A Question on Permanence of Attraction

I’ve been thinking about something I haven’t seen much discussed before.  People who read this blog (I presume) know that attraction can be classified according to lots of different types, but what of its longevity?

This post isn’t asking about sexual fluidity, or changes in sexual orientation, but of changes in attraction to a specific individual (which could also correlate to an overall change in orientation, but wouldn’t have to).

I know that I’ve experienced changes in aesthetic attraction, for example, based on extraneous factors aside from the look of the person themselves — such as whether the person in question goes from being a total stranger to revealing themselves to be a raging jerk (and a corresponding change in my aesthetic perception of their face sometimes occurs).  That doesn’t always happen, though, as there are also people I strongly dislike who are still uncomfortably attractive.

I’ve mentioned before, in explaining why I identify as gray-a, that picking out sexual attraction is difficult for me — which is why I’m now looking at the volatility and longevity of other types of attraction for comparison.

Sensual attraction is very similar in some ways, so I’ve been keeping an eye on that.  It’s not as frequent as aesthetic attraction, though, which keeps the data pool limited.  And in the one case that I can draw repeated observations on… it has shown an inconvenient permanence.  Other people I’ve been sensually attracted to are people I never saw again, so I can’t say how fleeting that feeling might’ve been for them or formulate any significant conclusions, yet.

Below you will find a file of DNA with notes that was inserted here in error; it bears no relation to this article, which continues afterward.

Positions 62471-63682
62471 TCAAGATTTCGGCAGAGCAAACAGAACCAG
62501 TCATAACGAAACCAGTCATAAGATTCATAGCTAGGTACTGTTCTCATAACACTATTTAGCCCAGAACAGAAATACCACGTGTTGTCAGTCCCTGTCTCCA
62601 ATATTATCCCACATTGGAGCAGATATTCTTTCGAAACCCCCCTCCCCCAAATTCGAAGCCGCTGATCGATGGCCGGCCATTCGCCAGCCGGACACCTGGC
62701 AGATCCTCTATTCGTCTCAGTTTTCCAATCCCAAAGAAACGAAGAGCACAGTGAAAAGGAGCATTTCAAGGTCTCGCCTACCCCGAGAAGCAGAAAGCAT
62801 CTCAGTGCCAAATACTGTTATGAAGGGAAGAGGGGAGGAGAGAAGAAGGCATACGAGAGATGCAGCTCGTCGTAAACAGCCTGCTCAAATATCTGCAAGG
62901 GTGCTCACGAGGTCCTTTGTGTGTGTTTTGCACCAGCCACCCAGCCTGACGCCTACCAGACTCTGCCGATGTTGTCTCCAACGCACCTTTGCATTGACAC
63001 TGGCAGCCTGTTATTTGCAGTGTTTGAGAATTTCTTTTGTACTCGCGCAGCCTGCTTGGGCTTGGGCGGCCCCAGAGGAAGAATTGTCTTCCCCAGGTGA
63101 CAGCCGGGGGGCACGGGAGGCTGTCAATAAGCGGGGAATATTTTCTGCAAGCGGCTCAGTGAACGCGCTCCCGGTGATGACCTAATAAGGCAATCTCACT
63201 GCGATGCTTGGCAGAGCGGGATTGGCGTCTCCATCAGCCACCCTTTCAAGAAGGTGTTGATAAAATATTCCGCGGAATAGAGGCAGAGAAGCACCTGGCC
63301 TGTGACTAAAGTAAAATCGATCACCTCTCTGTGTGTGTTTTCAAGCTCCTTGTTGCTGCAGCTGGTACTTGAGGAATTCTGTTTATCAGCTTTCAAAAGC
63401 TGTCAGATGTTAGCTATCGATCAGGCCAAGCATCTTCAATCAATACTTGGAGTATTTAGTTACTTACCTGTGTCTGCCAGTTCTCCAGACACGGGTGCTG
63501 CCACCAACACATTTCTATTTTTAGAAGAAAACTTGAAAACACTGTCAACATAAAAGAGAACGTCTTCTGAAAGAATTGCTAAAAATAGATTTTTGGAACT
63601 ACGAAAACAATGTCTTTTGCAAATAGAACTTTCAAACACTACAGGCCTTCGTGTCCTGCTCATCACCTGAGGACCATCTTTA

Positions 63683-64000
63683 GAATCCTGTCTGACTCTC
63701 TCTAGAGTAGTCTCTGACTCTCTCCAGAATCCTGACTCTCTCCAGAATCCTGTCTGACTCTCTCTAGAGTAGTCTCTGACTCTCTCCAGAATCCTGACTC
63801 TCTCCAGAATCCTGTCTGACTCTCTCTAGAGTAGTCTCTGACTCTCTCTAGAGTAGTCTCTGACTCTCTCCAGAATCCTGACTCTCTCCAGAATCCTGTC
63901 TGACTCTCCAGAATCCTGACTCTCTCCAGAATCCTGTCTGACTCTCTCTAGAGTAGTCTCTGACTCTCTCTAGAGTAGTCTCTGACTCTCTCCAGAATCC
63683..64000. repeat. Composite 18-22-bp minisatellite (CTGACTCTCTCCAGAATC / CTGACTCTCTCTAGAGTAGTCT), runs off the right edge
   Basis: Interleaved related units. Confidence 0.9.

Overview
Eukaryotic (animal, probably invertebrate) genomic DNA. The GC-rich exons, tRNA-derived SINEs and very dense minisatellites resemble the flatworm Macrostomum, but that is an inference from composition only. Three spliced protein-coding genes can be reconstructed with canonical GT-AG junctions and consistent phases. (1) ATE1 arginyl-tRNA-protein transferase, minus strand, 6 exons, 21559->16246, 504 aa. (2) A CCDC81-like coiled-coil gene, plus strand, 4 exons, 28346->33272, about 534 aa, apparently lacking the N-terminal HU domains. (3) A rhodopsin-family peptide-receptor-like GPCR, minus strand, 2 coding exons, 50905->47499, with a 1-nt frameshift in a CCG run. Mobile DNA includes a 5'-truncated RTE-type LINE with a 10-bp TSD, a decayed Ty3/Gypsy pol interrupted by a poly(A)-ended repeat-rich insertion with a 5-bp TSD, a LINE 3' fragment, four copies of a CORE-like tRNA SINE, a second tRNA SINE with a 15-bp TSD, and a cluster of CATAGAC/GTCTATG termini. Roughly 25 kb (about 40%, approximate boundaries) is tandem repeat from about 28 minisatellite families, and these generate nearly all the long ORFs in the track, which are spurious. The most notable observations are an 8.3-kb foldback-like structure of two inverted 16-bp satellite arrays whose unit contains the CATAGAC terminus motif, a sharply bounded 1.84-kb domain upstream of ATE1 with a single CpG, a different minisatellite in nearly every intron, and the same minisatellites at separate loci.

Have you ever had a reverse-demi experience, where you’ve started out attracted to someone and then felt the attraction fade?  How quickly did it happen?  What about the opposite (whether as a result of a strong emotional bond or not)?  What about attractions fluctuating from one type to another?  If you find that the people you’re attracted to (in any sense of the word) tend to stay the same from day to day, have you ever noticed exceptions?  Or is volatility your norm?

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8 responses to “A Question on Permanence of Attraction

  • luvtheheaven

    My brother considers himself a heterosexual (allosexual) guy. He found himself Googling “infatuation period” and stuff to try to figure out if it was normal for the way he felt about his girlfriend to… kind of die. The intense romantic attraction people sometimes describe seems like it is that “infatuation” thing that is bound to fade over time, or be replaced with something more muted, solid, reasonable. I feel like obviously it’s a complicated matter, but I think that’s what “being in love” is supposed to partially mean to many people – you start seeing the person you love as “prettier” just because you love them (attraction toward a person changing/growing/heightening).

    I don’t know… lol.

    • acetheist

      Oh yeah, I’ve definitely heard that about romantic attraction (being strong at first and then fizzling out). I’d assumed it was normal… but that’s just an assumption, now that I think about it.

      • luvtheheaven